“The projections in this report are very unlikely to unfold over the next 40 years exactly as outlined.”
Whilst the above disclaimer in the Intergenerational Report (“Report”) suggests we should treat its forecasts with a fair degree of scepticism, there are interesting observations in it that every Australian should note. That includes Paul Keating, the architect of Australia’s super system. In particular, those in or approaching retirement or battling away with their retirement fund should note that this Report provides little support for the sustainability of our current retirement regime.
Today’s Macro View does not attempt to critically analyse the forecasts. Rather we will draw from the Report to show that some of Australia’s current economic and social policy settings will not achieve their stated intentions. Indeed that is the key takeaway in the Report, although based on the disclaimer it would seem that it is based on unrealistic assumptions.
For instance, the Report expressly assumes that current fiscal policy settings are maintained for forty years. The Report assumes that government expenditure as a percentage of GDP continues in an upward trajectory – based on the ageing of the population – whilst taxation as a percentage of GDP stays constant. Because taxation rates are not adjusted in response to predictable social cost increases, the conclusion is predictable. Based on these assumptions, Australia may never balance its budget again despite having one of the highest birth rates and population growth rates in the developed world.
The Report offers no solutions or alternative ways of thinking. We therefore humbly suggest that its authors change their disclaimer to  …“The projections in this Report will never occur because surely we are not that dumb!”

What is the Intergenerational Report?

Every five years, the Australian Government is required to produce an Intergenerational Report. These reports assess the long-term sustainability of current Government policies and how changes to Australia’s population size and age profile may impact economic growth, the workforce and public finances over the following 40 years. The 2015 Intergenerational Report is the fourth such report in the series (previous publications were released in 2002, 2007 and 2010).

Figure 1. Australia’s demography – an international perspective
Source. Box 1.3, Intergenerational Report

Payments to the aged

It is an established part of Australia’s social safety net that the Age Pension provides income support to older Australians who need it, while encouraging pensioners to maximise their incomes through superannuation and private savings. Australian Government expenditure on payments to the aged is currently 2.9 per cent of GDP or 13% of budget outlays. Concurrently, total superannuation assets in Australia amount to $1.82 trillion or 116% of GDP.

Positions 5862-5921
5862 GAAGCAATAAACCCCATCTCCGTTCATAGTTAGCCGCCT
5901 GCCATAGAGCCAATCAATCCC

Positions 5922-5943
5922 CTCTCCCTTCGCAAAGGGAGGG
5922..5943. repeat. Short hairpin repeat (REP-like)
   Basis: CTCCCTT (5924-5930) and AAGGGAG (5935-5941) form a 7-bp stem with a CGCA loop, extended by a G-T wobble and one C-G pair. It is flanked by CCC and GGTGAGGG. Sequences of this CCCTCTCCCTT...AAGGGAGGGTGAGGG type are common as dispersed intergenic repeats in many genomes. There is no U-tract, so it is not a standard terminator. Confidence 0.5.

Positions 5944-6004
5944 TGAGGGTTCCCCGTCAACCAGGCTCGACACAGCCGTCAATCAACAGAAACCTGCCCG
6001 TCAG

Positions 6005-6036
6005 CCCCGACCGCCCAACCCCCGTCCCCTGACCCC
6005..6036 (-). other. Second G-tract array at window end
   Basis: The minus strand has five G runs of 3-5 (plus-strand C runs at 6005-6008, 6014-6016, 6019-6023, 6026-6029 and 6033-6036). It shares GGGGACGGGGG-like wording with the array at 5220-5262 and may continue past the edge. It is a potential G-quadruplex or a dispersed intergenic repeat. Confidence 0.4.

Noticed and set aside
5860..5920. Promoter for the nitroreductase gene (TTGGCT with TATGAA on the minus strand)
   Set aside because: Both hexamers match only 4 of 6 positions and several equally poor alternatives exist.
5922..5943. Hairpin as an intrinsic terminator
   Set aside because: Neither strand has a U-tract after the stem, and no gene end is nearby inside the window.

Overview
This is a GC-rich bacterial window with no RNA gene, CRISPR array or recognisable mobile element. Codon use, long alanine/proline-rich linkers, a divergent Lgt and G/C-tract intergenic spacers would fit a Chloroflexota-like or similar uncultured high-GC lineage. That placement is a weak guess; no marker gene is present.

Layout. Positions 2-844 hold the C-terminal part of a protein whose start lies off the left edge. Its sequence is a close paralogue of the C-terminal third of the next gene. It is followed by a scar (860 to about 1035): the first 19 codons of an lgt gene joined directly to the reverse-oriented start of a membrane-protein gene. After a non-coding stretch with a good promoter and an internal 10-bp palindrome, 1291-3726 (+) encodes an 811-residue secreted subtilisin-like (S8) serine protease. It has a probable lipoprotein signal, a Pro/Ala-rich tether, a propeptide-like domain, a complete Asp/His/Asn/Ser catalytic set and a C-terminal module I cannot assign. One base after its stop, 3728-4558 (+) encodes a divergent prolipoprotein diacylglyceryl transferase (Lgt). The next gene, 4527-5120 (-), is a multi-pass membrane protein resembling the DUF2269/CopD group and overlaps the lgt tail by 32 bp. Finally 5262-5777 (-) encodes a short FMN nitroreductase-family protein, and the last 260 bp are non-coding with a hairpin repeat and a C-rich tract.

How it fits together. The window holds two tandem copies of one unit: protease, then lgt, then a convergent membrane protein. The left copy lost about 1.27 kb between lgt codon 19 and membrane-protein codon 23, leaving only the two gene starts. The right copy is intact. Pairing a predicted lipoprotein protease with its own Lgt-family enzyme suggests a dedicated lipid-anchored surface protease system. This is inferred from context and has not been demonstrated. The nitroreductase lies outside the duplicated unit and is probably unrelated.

The Age Pension is a means tested payment for people over 65. From 1 July 2017, the qualifying age for the Age Pension will gradually increase to 67 by 1 July 2023. The 2014-15 Budget announced that the eligibility age would increase at the same rate to reach 70 by 1 July 2035.
In 2013-14, about 70 per cent of people of Age Pension age were receiving the Age Pension. Of these recipients, 60 per cent receive a full rate pension. Under the current policy scenario, the Report forecasts that the proportion of people of Age Pension age receiving the Age Pension will fall to 67 per cent by 2054-55.
Think about that forecast carefully, and you will realise that something is very wrong with our current retirement policy settings. Compulsory Superannuation commenced in Australia in 1992 and has been operating for 23 years. By 2055, it will have been operating for 63 years and yet it is estimated to result in a drop of only 3% in eligible pension recipients! That would appear to be a very poor outcome from the trillions of dollars of super contributions that will occur over the period.
In passing, we note that as Australia’s superannuation system matures and compulsory contributions increase, the proportion of part-rate pensioners relative to full-rate pensioners increases. However, the proportion of retirees receiving any pension is not projected to decline to any significant extent over the next forty years. Therefore the administration cost of means and asset testing pensions will continue to grow and grow. This suggests that a national contributory pension scheme might make better sense than the current compulsory scheme, which in spite of its size achieves so little for so many.


The superannuation system has been designed to help Australians to enhance their retirement incomes and reduce reliance on the Age Pension. Since the advent of compulsory superannuation in 1992, employers have been required by law to make minimum payments to a complying superannuation fund to help employees save for retirement. This rate is currently 9.5 per cent and is scheduled to rise to 12 per cent between 1 July 2021 and 1 July 2025.
Compulsory superannuation savings appear to have made a significant contribution to national savings (1.5 per cent of GDP in 2011 rising to three per cent over the next few decades). This is despite some reduction in other forms of savings. The Financial System Inquiry (FSI) noted a Treasury estimate that the size of the sector could reach $9 trillion by 2040. Yet from the analysis above, it is suggested that it will not materially decrease the proportion of pension recipients as a percentage of retirees.
The Report discloses some statistics regarding super balances that are truly alarming. The median superannuation balance for a person in the accumulation phase in 2011-12 was estimated to be around $30,000. The median account balance for a person aged 60 or over in the accumulation stage in 2011-12 was estimated to be $95,000.
Because these retirees might have received no compulsory superannuation or lower Superannuation Guarantee (SG) contributions for a large part of their working lives, the resultant balances are manifestly inadequate. These statistics show that for a significant part of the population, there is no chance that super is a viable alternative to the pension.